Back in high school, I had a boyfriend who could only cook two things: toast and cinnamon toast. Since the likes of Martha Stewart and Julia Child had brainwashed me into thinking of cooking as a patently feminine skill, I saw his inability to use a whisk as an unmistakable sign of virility; the fact that he didn’t even know how to turn on an oven made him all the more masculine, which was just the way I wanted things.

That was, of course, before my first of many Lucky-Charms-for-dinner experiences. I had never before gotten to dinner at 7:01 and found my dining options suddenly limited to day-old bagels and yellow-green oranges. I hadn’t ever spent $11.50 for a half pound of reheated buffet food just to escape the horrid Lucky-Charms-for-dinner experience, either.

Now that I have lived in a college community for a year, the idea of someone cooking me dinner is hotter than hot. It’s the kind of thing I fantasize about in the middle of class. It’s downright sexy, and David Lieberman ’03 is the man who’s going to turn my fantasy into a reality.

Lieberman is a regular guy. He plays squash, he’s a political science major, and he can make an insalata caprese that would make your heart skip a beat.

“I’ve been cooking for friends since I can remember,” Lieberman said, “and they’ve always encouraged me to do something bigger with my skills. Finally this year the pieces all fell into place, and I’ve got myself a cooking show.”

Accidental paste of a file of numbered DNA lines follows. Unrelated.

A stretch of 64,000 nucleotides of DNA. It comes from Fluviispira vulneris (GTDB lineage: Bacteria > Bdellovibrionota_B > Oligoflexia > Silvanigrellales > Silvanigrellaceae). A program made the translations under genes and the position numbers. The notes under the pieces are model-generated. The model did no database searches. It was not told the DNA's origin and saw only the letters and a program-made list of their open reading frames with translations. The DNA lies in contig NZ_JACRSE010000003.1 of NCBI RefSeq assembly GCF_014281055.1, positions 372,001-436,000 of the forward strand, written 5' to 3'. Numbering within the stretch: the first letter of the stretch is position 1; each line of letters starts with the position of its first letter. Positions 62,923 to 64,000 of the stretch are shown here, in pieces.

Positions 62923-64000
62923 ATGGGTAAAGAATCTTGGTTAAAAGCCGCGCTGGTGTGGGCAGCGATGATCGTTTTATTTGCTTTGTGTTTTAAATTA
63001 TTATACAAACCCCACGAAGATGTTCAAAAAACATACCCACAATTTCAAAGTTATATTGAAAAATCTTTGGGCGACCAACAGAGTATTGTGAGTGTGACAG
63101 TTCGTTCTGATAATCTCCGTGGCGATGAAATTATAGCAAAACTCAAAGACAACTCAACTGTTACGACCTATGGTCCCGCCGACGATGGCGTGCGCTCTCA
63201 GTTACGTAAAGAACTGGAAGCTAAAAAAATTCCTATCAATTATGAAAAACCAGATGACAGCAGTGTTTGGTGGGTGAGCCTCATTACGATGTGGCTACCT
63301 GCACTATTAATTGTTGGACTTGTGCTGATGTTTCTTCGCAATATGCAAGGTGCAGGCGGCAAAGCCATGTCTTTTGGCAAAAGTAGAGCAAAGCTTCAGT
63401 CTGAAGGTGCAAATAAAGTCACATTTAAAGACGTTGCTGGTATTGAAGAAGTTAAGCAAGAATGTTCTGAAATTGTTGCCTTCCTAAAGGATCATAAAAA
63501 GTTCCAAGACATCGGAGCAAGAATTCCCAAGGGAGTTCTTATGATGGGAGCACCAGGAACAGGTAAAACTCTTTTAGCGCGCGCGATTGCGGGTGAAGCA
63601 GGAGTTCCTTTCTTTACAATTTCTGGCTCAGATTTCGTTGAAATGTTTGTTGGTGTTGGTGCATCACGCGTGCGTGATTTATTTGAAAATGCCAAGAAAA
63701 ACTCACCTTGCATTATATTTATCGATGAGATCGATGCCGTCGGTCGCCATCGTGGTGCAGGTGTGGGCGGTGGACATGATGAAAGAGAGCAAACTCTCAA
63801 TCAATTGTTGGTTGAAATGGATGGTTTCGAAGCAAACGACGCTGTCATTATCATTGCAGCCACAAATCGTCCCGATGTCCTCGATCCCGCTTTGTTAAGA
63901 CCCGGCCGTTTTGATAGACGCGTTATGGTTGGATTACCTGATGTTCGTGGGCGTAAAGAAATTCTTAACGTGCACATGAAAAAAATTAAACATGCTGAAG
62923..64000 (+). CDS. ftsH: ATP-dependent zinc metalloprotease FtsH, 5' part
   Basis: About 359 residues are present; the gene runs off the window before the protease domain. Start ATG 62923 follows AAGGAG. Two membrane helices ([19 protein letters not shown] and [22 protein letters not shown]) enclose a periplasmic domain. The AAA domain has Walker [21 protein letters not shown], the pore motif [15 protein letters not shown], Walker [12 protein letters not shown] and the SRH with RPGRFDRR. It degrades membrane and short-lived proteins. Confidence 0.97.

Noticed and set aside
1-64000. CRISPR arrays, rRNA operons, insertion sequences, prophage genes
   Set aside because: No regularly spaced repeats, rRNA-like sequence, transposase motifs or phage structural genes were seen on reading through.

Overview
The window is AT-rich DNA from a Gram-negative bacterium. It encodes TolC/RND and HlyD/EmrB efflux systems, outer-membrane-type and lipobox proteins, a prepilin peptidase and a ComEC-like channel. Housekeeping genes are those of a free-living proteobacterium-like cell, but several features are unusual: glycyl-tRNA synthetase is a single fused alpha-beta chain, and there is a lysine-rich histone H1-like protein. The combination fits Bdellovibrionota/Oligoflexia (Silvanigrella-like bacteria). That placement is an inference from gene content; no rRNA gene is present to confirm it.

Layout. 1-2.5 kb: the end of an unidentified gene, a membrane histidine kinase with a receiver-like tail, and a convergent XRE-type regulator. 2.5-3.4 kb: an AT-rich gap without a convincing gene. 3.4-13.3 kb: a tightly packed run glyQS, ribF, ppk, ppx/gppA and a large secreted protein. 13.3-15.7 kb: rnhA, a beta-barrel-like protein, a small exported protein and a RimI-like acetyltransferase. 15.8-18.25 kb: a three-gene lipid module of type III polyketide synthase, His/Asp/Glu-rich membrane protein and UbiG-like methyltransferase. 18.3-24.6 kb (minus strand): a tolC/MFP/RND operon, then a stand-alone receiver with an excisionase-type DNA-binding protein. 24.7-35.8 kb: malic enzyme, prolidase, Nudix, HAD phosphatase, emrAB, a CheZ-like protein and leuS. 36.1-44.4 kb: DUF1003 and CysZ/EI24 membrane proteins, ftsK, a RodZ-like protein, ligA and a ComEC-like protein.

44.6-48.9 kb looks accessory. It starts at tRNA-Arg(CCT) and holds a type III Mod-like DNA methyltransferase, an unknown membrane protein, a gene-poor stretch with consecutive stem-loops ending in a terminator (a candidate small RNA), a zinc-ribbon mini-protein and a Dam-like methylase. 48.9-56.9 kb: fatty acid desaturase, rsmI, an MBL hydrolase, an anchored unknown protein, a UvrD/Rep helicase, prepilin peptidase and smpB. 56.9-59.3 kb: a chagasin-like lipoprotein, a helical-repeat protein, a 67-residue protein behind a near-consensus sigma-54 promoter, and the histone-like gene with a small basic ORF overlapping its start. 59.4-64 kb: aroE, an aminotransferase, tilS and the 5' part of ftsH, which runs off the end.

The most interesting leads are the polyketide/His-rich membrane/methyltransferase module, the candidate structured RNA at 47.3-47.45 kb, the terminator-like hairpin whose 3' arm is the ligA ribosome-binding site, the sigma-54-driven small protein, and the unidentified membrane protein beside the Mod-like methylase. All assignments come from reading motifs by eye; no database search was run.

That’s right, a cooking show. Not like that cheesy Emeril guy, more a public-access version of Jamie Oliver’s “The Naked Chef.” As is the case with similar Food Network sensations, “Campus Cuisine” suggests that cooking can be young, fun and easy. And what better way to communicate young, fun and easy than with a college guy teaching friends to cook in his apartment?

“The show teaches the average college kid how to make a fast, cheap and healthy menu for any occasion,” Lieberman said. “First I take cameras around New Haven and show viewers how to pick ingredients, then I cook it in my apartment, and finally I present the meal to my guests. It’s not about elaborate dishes, it’s about great food that anyone can cook in under 30 minutes.”

For Lieberman, cooking has always been a masculine thing.

“My dad cooked when I was a kid — I loved his poached salmon and homemade bread,” Lieberman said. “I learned a lot of what I know from him.”

Dave has added to his culinary training in informal ways, through working at various Philadelphia restaurants, world travel, and living with a retired chef during a junior term in France. But he has no prior experience in film or television and confessed that he is still getting used to working in front of a camera. Yet producer Amelia Shillingford ’03 is optimistic.

“Dave has a great presence on camera,” Shillingford said. “He’s phenomenally knowledgeable but doesn’t come off as being a smart aleck. He’ll teach you everything from how to cut a tomato to where to get the best olive oil. Most importantly though, he’s so fun to watch.”

Though “Campus Cuisine” currently enlists the talents of a production staff of nine, all readily admit that Lieberman has been the driving force behind the show to date.

“Dave has done it all,” director Chris Burke ’03 said. “He secured important funding from the [Jonathan Edwards College] Master’s Office, Yale Dining [Services], and the Office of New Haven [and State] Affairs. Dave was also the one to secure us a weekly slot on Connecticut Public Access. He really got the show off the ground.”

With the pilot episode currently in editing, plans remain flexible for the themes of future shows.

“In general, ‘Campus Cuisine’ picks a theme and creates a menu around that theme,” Lieberman said. “On the first show, we cook food for a blind date, and future shows will focus [on] different occasions that come up in college life.”

[ydn-legacy-photo-inline id=”1227″ ]